In addition The Graduate School has a dedicated training team who provide a comprehensive generic research training programme comprising over 80 different courses.  This central programme exists to complement the more discipline-specific research training mentioned above.

 

Pastoral care

A number of University support services exist to assist you during your time at Nottingham and beyond.

The Postgraduate Students' Association (PGSA) is a particularly important source of support.

 

 

Find a supervisor

We encourage you to get in touch with a member of academic staff about your research proposal before submitting an application. They may be able to help you with your proposal and offer support to find funding opportunities in your area. Use our search to find a supervisor whose expertise matches your own research interests.
 

Funding

Home/EU students

The University is very successful in attracting sponsorship for research students, particularly from the Research Councils through competitions and annual allocations and with the European Commission’s Marie Curie programme. Please refer to the Graduate School for more information. Studentship opportunities are also available. 

International and EU students

The University of Nottingham offers a range of research scholarships for outstanding international and EU students.

Applicants must receive an offer of study before applying for our scholarships. Please note the closing dates of any scholarships you are interested in and make sure you submit your research course application in good time so that you have the opportunity to apply for them.

The International Office also provides information and advice for international and EU students on financing your degree, living costs, external sources of funding and working during your studies.

Find out more on our scholarships, fees and finance webpages for international applicants.

 

The International Office offers a range of scholarship opportunities.  
 

Careers

Average starting salary and career progression

In 2015, 93% of postgraduates from the Faculty of Medicine & Health Services who were available for employment had secured work or further study within six months of graduation. The average starting salary was £28,925 with the highest being £70,000.*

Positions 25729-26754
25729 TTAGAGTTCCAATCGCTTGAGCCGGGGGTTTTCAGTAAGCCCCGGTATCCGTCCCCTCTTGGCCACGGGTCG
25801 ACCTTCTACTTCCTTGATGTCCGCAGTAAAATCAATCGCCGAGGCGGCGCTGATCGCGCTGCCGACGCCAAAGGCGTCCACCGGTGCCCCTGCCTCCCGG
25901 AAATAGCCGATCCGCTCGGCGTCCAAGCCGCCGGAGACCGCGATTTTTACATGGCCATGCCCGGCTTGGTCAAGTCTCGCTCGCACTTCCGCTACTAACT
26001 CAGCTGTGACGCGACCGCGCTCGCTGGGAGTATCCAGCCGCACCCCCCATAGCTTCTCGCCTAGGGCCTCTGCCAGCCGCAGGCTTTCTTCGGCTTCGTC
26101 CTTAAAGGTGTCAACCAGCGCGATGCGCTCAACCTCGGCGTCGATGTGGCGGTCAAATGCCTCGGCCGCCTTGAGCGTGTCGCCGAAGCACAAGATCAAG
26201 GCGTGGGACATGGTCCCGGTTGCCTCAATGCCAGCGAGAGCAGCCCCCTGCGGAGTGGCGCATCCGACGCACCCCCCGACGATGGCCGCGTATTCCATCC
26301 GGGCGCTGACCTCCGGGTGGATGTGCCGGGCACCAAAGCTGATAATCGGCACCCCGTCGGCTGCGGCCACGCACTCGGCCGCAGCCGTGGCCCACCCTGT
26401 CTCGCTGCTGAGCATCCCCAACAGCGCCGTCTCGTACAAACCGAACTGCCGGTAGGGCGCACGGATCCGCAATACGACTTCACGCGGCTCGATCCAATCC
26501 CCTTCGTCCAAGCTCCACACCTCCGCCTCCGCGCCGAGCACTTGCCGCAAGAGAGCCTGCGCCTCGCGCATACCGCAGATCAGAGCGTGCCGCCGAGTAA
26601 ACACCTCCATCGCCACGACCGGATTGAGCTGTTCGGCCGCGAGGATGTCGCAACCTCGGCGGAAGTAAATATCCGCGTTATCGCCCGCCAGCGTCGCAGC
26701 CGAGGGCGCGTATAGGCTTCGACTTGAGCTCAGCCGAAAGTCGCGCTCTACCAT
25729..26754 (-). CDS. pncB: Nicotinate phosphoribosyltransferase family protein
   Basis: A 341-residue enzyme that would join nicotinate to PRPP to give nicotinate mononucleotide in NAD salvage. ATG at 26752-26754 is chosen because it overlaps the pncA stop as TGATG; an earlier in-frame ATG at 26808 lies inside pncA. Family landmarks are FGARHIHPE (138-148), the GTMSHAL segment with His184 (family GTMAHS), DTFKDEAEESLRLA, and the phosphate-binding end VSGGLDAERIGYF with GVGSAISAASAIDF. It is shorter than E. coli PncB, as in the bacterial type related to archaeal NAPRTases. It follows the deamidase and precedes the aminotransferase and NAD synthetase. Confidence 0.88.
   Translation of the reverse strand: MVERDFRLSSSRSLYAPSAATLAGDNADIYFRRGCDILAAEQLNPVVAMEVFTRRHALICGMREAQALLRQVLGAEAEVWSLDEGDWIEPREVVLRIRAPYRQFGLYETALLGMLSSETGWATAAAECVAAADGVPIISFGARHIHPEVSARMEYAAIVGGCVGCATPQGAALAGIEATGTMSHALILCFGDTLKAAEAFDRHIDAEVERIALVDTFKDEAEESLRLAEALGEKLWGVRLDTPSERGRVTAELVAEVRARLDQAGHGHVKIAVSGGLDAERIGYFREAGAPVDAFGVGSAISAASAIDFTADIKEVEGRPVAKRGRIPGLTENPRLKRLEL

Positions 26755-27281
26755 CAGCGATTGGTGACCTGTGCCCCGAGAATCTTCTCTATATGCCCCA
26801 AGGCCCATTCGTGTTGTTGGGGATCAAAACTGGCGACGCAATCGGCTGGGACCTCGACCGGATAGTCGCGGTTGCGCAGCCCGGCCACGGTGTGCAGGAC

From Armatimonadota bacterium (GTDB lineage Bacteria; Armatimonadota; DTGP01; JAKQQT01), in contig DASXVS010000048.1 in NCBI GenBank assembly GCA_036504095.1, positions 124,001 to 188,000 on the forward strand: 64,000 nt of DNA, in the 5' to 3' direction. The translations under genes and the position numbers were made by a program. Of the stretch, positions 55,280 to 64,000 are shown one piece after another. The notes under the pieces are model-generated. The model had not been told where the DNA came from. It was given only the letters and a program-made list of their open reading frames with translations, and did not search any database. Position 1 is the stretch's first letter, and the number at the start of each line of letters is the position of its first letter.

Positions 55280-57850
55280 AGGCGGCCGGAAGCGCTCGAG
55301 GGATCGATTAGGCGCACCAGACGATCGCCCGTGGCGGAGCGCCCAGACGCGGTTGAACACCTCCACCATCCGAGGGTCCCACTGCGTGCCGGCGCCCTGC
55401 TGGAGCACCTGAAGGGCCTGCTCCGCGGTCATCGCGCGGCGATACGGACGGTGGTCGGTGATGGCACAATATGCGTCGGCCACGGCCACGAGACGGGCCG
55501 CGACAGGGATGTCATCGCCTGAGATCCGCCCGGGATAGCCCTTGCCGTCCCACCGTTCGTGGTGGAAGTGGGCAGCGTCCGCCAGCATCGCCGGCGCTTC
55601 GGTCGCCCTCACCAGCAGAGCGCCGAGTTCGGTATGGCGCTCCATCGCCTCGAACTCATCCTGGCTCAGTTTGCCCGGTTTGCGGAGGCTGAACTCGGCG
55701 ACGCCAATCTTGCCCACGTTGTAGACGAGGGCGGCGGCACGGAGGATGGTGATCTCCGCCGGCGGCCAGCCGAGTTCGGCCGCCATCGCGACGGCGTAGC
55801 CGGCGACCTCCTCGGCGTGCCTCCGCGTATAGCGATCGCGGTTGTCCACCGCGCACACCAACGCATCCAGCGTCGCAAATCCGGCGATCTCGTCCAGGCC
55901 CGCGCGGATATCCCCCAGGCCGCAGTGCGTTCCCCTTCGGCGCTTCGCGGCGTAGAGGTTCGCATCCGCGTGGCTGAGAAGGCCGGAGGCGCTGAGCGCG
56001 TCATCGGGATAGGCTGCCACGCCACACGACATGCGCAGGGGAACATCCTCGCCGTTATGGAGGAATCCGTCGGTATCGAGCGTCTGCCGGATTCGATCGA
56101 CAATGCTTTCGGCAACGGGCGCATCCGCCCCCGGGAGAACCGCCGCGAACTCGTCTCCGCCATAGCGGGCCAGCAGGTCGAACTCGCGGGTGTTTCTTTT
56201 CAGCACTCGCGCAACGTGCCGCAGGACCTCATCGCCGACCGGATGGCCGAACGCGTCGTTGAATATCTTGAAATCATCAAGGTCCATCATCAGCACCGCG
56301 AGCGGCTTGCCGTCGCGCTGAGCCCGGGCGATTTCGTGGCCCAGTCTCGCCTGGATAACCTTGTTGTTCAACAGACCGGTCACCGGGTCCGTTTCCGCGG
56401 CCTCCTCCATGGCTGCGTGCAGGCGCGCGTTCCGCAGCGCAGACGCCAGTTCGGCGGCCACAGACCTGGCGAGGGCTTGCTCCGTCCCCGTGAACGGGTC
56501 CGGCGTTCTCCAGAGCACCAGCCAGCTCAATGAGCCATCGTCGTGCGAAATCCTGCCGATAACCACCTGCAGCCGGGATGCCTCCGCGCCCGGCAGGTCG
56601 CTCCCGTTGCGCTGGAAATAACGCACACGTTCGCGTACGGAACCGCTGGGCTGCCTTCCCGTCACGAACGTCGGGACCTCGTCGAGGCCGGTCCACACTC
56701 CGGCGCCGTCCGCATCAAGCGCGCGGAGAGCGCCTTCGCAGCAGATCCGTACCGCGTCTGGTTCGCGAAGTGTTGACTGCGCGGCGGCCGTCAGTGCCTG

*Known destinations of full-time home postgraduates 2014/15. Salaries are calculated based on those in full-time paid employment within the UK.

Career prospects and employability

The University of Nottingham is consistently named as one of the most targeted universities by Britain’s leading graduate employers* and can offer you a head-start when it comes to your career.

Our Careers and Employability Service offers a range of services including advice sessions, employer events, recruitment fairs and skills workshops – and once you have graduated, you will have access to the service for life.

* The Graduate Market 2013-2016, High Fliers Research

 
 
 
Neurology (Clinical Neurology)

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Disclaimer
This online prospectus has been drafted in advance of the academic year to which it applies. Every effort has been made to ensure that the information is accurate at the time of publishing, but changes (for example to course content) are likely to occur given the interval between publishing and commencement of the course. It is therefore very important to check this website for any updates before you apply for the course where there has been an interval between you reading this website and applying.

Professor Cris Constantinescu
School of Medicine
University of Nottingham
D Floor, East Block
Queen's Medical Centre
Nottingham
NG7 2UH